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New Orleans SSDI: Work and Income Limits If You Are Receiving Benefits

Eligibility for Social Security Disability Insurance requires that you have a medical condition that prevents you from performing work. In other words, “disability” means “unable to work”. While that sounds absolute, in truth, you CAN “work” some number of hours even if you get New Orleans SSDI payments. The Social Security Administration (SSA) does not track or concern itself with “hours worked”; rather, the issue is exceeding the monthly earned income limit. For 2018, the limit is $1,180 for non-blind SSDI recipients and $1,970 for those receiving benefits who are legally blind.

 

New Orleans Social Security Disability Insurance: SSDI and Earned Income

As many know, the Social Security Administration administers New Orleans SSDI. If a citizen of New Orleans or elsewhere in Louisiana and you think you are eligible for benefits, you must file an application with the SSA. In deciding your eligibility, the SSA makes a determination of whether to engage in what is  “substantial gainful activity”. “Substantial gainful activity” is in terms of a dollar amount and changes year-to-year. The dollar amount is from the amount of money — earned monthly — that the SSA believes is enough to for a worker to be “self-supporting”. If you have income more than that amount, you are not eligible for SSDI benefits. For 2018 the “substantial gainful activity” amount is set at $1,180 per month for non-blind individuals. The limit on how much you may earn and still be eligible for SSDI is $1,180.

Thus, as can be seen, the issue is not the number of hours, but the amount of income. A person who is able to make $20 an hour will work fewer hours to reach the limit than a person who is able to make $10 an hour.

 

New Orleans Social Security Disability: SSDI and Non-Earned Income

New Orleans SSDI benefits are not needs-based, so the SSA does not look to assets or non-earned income in making eligibility determinations. As noted, the determination is based on your medical condition(s) and whether you are able to work to earn income. Thus, you can still be eligible for SSDI benefits even if you own real estate, for example, and receive rent from your tenants. There ARE some rules and limitations, however. Such rental income must be passive income, in general. The income must be “unearned” in the sense that you did not have to do much to generate the income. To continue our example, the Social Security Handbook says that rental income is irrelevant if you are not providing services. Likewise, with farm income, such will not count as long as you are not “participating” in operating the farm. See here.

If you want to avoid losing your SSDI benefits, you should be as “hands off” as you can.

Other types of unearned income include:

  • Gifts
  • Inheritances
  • Lottery and other winnings
  • Spousal and child support
  • Royalties
  • Dividends from stocks
  • Bank and other types of earned-interest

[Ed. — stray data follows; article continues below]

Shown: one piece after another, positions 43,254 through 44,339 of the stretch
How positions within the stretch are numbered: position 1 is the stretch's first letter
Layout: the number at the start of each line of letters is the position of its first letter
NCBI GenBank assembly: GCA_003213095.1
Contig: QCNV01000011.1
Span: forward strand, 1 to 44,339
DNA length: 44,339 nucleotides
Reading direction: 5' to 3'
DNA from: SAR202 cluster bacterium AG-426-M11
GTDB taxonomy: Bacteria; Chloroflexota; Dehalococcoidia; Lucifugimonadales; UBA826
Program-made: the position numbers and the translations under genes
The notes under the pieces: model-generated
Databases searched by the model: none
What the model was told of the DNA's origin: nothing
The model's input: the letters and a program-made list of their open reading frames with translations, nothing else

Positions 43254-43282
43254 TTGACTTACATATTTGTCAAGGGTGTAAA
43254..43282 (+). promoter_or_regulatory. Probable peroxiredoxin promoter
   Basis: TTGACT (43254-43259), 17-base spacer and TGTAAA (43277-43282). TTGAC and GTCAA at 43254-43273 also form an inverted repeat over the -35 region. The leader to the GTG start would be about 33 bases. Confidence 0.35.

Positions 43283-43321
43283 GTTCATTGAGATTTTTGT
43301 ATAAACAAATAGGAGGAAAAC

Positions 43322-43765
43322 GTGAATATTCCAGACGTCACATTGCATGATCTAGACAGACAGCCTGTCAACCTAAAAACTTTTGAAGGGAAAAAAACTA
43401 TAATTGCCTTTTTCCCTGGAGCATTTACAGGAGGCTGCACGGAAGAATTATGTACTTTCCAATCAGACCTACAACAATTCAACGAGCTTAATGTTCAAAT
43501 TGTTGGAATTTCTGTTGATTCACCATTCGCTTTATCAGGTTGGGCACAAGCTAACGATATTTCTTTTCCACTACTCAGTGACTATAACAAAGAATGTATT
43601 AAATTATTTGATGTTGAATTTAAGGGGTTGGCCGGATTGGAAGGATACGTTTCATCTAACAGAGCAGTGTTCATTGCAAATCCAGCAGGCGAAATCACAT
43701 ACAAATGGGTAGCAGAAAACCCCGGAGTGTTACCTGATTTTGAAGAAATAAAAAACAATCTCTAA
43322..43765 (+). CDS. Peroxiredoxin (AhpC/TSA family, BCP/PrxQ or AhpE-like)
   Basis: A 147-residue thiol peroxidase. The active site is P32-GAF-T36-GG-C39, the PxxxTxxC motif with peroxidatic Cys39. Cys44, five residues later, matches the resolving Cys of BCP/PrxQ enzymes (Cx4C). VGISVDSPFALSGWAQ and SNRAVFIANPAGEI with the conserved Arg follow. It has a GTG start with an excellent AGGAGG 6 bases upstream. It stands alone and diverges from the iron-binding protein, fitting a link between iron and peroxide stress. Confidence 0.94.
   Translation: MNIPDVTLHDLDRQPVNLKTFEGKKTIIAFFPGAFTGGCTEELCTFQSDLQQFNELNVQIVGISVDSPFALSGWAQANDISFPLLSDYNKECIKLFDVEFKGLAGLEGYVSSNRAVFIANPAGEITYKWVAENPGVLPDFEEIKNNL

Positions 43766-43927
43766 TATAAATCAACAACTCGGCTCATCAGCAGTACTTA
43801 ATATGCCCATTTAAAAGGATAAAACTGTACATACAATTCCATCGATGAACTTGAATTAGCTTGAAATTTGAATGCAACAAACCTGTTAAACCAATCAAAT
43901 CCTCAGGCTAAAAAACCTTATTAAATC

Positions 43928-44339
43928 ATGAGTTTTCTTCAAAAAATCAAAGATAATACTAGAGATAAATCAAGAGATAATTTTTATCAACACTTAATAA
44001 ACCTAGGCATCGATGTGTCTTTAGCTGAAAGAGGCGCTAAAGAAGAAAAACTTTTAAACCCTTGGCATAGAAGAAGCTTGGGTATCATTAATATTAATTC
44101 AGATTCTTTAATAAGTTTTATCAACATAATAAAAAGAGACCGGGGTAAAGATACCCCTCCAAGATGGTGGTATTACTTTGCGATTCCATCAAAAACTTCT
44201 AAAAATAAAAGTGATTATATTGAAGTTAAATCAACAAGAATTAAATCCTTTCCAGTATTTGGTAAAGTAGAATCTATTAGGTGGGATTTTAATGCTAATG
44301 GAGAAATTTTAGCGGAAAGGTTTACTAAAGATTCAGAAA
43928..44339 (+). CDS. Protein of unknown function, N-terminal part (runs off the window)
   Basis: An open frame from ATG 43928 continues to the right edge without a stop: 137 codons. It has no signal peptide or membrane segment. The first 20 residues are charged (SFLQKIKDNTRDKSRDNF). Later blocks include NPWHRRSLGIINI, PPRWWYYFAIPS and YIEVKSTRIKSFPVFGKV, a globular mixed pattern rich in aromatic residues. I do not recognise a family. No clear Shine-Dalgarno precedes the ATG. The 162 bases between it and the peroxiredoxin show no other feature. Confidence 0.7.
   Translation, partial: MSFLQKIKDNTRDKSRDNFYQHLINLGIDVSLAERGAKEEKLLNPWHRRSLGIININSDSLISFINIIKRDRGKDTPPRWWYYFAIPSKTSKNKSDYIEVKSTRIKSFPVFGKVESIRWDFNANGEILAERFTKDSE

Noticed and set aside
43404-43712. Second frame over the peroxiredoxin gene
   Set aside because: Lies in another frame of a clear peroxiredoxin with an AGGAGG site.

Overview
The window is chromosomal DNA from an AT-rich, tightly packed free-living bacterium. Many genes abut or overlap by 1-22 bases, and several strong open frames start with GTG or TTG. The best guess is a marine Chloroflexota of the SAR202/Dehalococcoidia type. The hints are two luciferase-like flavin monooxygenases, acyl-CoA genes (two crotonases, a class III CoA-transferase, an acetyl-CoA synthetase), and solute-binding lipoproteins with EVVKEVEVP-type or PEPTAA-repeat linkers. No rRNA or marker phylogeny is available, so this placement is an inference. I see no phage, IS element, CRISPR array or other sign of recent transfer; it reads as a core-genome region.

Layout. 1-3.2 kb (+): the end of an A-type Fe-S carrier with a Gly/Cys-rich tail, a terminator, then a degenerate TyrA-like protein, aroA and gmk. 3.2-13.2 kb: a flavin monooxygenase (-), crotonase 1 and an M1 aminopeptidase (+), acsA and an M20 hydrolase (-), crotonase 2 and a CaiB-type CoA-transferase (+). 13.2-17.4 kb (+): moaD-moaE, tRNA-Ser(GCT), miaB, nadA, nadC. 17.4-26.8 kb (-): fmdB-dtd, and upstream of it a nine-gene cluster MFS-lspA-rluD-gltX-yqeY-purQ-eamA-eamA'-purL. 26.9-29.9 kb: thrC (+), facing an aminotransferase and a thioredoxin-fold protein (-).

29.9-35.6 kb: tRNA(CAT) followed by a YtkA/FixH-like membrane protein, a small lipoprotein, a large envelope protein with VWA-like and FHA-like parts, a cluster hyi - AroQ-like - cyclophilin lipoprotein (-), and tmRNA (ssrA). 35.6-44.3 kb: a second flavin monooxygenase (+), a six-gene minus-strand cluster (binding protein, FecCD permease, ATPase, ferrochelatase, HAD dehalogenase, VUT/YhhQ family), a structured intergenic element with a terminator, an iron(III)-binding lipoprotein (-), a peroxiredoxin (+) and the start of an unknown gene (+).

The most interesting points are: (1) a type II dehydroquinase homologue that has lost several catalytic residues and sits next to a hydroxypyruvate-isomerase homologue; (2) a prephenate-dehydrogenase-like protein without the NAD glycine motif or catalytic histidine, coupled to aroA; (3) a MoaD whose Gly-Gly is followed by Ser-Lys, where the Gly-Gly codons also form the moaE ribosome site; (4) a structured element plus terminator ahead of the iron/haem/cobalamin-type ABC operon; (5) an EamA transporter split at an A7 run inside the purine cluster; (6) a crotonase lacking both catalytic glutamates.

Another important category of unearned income is what is generally called “in-kind income”. These are things of value provided to the SSDI recipient that are not paid for such as food, shelter, etc. Usually, such “in-kind” income is from family members who live with the disabled person. If a family member pays the mortgage, it is income for purposes of SSDI. However, such would not be true if there was a quid pro quo. Free room and board are income for a housekeeper or for a “House Mom” for a college sorority.

 

New Orleans Social Security Disability Insurance: SSDI and Self-Employment Income

Discussed above are the two ends of the spectrum with respect to income and “working” that can impact your SSDI benefits. At one end is actually “working” and at the other end is passive income that involves no work. In the middle is the more problematic situation of self-employment income. To ensure that there isn’t an impact on your New Orleans SSDI benefits, it is simply better to have someone else run your business.

But if you want to be involved in running your business and want to avoid impacting your SSDI benefits, then you must comply with the rules and regulations under Regulation Code § 404.1575. The SSA will look at a number of factors to test. The SSA will compare what you did to what is customary in your industry for those who are not impaired. The closer your activity looks to the “normal” activity level, the more likely the SSA will deem you NOT disabled.

 

New Orleans SSDI Attorneys: Contact Ascend Disability Lawyers, LLC Today

For more information, contact the skilled New Orleans SSDI lawyers at Ascend Disability Lawyers, LLC. You can be eligible for New Orleans SSDI even if you have other sources of income. If you want more information about applying for SSDI, call us today.  We have years of experience helping New Orleans and Louisiana citizens file for SSDI benefits. Contact us via email or by calling (855) 631-2544.

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